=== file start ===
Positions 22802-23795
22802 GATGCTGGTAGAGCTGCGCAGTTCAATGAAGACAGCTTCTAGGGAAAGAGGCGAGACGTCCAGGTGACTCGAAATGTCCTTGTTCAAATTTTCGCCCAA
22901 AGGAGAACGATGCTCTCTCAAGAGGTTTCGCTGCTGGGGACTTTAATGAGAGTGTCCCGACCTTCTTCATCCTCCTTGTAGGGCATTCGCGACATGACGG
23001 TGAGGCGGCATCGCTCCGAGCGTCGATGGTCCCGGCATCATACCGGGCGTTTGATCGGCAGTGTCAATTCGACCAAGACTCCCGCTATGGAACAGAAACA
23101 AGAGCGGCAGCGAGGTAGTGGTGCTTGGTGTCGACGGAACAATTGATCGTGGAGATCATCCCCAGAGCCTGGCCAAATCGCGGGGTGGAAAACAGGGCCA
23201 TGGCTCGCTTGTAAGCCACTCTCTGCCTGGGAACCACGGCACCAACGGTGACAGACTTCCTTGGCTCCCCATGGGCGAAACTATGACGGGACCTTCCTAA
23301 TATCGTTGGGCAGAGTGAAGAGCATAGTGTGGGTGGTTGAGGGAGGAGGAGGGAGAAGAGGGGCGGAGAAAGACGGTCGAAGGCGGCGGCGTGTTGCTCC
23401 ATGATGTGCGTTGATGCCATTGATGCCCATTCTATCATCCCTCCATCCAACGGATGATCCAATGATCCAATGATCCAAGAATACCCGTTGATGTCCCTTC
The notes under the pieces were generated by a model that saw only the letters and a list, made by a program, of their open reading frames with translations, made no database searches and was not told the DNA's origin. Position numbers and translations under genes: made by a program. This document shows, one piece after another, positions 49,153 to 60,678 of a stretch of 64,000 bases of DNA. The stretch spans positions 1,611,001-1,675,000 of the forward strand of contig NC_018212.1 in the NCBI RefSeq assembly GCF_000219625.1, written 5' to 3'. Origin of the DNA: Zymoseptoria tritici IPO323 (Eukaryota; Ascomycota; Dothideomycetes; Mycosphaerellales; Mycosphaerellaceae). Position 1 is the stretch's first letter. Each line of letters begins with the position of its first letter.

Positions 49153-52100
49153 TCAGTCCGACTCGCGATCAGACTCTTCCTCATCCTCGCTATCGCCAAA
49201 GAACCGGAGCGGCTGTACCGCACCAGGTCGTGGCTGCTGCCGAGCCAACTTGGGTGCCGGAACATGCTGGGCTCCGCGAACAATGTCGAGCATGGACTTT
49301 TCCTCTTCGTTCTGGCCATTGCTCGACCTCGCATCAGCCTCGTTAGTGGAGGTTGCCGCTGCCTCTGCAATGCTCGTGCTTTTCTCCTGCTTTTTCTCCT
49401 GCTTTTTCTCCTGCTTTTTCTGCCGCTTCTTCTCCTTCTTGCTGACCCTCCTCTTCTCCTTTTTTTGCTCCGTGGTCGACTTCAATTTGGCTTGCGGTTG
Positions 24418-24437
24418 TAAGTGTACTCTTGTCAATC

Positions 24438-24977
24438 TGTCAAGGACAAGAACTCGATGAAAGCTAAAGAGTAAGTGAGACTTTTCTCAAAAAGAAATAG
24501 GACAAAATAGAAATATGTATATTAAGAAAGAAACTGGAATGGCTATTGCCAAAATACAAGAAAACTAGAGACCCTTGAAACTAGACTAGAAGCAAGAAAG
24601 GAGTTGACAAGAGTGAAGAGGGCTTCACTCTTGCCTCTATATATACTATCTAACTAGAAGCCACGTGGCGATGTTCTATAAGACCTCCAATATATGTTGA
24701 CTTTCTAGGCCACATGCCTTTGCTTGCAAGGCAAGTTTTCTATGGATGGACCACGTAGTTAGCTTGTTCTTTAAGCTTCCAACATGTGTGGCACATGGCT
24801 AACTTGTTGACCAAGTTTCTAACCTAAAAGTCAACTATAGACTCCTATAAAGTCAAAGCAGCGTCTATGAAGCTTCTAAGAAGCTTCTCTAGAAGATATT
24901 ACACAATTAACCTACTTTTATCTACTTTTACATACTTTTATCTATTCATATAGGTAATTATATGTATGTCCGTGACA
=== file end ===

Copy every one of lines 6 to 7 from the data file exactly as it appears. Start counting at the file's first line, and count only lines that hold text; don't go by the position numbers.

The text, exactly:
23201 TGGCTCGCTTGTAAGCCACTCTCTGCCTGGGAACCACGGCACCAACGGTGACAGACTTCCTTGGCTCCCCATGGGCGAAACTATGACGGGACCTTCCTAA
23301 TATCGTTGGGCAGAGTGAAGAGCATAGTGTGGGTGGTTGAGGGAGGAGGAGGGAGAAGAGGGGCGGAGAAAGACGGTCGAAGGCGGCGGCGTGTTGCTCC